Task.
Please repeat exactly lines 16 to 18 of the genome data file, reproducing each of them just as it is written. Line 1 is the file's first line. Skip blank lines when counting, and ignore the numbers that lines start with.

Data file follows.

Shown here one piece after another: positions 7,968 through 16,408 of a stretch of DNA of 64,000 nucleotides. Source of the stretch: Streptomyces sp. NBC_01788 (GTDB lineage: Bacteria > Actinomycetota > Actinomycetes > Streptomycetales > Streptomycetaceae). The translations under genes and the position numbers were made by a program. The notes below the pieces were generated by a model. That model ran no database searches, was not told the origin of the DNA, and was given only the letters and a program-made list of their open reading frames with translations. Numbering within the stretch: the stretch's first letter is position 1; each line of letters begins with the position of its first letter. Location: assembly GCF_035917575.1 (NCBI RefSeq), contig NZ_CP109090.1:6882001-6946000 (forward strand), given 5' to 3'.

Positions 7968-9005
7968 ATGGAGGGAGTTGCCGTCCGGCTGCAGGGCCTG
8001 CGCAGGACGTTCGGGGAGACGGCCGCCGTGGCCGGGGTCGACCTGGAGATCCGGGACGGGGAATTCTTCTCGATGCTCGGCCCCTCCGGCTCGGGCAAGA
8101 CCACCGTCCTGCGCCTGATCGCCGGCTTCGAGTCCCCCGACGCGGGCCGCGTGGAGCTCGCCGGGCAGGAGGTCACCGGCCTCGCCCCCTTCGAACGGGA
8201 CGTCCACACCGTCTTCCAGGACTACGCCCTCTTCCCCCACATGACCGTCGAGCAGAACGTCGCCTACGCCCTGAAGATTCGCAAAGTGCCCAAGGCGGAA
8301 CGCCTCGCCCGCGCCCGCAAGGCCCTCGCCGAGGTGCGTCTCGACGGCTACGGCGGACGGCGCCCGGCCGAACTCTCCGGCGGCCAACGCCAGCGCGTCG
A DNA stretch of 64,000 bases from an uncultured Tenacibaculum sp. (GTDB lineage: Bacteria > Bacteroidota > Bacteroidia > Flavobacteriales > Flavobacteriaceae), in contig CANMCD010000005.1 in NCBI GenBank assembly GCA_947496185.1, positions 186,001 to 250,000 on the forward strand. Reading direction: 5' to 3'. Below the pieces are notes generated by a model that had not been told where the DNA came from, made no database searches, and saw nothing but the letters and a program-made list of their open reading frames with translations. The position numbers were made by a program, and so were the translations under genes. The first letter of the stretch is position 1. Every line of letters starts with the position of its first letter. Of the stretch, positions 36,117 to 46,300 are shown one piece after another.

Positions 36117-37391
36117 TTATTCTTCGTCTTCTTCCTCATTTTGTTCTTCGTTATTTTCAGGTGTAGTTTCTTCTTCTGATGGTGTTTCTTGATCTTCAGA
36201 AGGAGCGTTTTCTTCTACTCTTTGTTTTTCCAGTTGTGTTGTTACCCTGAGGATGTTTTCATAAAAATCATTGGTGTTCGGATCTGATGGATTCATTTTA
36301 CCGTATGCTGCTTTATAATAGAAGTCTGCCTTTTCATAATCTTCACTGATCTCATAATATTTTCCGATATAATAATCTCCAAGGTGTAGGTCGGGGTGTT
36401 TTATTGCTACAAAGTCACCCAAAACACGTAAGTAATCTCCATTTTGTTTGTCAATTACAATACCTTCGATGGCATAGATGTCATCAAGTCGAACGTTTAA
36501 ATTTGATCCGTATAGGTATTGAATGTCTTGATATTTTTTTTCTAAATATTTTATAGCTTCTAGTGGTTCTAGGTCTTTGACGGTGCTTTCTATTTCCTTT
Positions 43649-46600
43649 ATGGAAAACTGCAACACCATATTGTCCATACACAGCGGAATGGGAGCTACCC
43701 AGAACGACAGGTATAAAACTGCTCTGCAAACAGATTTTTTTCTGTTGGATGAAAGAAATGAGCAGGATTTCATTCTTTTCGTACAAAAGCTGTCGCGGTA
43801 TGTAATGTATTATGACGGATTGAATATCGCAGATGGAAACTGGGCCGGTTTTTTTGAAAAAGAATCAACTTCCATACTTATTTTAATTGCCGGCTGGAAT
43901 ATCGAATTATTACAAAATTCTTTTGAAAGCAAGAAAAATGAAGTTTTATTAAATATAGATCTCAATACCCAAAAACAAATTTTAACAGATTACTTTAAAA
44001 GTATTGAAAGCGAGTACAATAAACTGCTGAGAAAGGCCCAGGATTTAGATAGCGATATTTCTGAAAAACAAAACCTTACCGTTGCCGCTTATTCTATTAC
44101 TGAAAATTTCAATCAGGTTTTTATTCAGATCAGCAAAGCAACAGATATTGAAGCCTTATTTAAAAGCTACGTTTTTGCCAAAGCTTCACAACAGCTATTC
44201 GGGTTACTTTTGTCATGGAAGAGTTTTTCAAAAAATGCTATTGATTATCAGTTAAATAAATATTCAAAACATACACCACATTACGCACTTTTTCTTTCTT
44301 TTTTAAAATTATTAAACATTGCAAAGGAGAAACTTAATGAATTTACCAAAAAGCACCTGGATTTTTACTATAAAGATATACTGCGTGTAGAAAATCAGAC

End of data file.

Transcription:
43649 ATGGAAAACTGCAACACCATATTGTCCATACACAGCGGAATGGGAGCTACCC
43701 AGAACGACAGGTATAAAACTGCTCTGCAAACAGATTTTTTTCTGTTGGATGAAAGAAATGAGCAGGATTTCATTCTTTTCGTACAAAAGCTGTCGCGGTA
43801 TGTAATGTATTATGACGGATTGAATATCGCAGATGGAAACTGGGCCGGTTTTTTTGAAAAAGAATCAACTTCCATACTTATTTTAATTGCCGGCTGGAAT